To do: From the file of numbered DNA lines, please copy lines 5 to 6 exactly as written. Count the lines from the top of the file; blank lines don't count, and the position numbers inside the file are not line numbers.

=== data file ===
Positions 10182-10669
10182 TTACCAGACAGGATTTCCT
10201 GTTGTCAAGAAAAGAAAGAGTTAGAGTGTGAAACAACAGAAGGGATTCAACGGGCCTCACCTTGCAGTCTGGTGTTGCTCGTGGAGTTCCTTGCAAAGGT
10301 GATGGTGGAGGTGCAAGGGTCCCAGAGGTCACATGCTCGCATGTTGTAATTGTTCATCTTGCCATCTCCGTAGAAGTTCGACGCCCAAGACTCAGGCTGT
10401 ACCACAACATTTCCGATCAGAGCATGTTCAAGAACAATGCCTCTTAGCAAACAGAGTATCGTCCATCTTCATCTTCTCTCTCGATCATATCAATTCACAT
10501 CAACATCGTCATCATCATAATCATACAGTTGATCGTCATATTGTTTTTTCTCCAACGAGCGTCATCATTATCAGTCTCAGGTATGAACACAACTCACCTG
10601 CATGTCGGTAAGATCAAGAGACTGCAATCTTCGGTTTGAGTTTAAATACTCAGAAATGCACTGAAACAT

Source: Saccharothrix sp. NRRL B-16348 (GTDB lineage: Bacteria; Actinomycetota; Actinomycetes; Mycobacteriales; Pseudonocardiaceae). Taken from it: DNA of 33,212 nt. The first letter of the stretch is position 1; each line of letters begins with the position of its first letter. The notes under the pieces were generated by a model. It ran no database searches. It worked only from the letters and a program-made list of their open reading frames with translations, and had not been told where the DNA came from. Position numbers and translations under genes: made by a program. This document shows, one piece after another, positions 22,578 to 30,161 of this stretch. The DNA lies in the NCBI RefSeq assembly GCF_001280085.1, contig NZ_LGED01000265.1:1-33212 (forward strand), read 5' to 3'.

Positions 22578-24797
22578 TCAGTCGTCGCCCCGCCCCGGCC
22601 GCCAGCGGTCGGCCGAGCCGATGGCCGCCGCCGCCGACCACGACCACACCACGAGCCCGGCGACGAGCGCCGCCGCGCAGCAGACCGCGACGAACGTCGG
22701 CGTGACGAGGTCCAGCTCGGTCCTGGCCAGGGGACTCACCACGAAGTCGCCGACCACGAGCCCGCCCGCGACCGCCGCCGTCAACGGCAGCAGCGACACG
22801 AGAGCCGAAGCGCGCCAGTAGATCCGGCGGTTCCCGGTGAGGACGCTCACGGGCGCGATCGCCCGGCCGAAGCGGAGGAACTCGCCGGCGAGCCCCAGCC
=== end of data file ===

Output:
10401 ACCACAACATTTCCGATCAGAGCATGTTCAAGAACAATGCCTCTTAGCAAACAGAGTATCGTCCATCTTCATCTTCTCTCTCGATCATATCAATTCACAT
10501 CAACATCGTCATCATCATAATCATACAGTTGATCGTCATATTGTTTTTTCTCCAACGAGCGTCATCATTATCAGTCTCAGGTATGAACACAACTCACCTG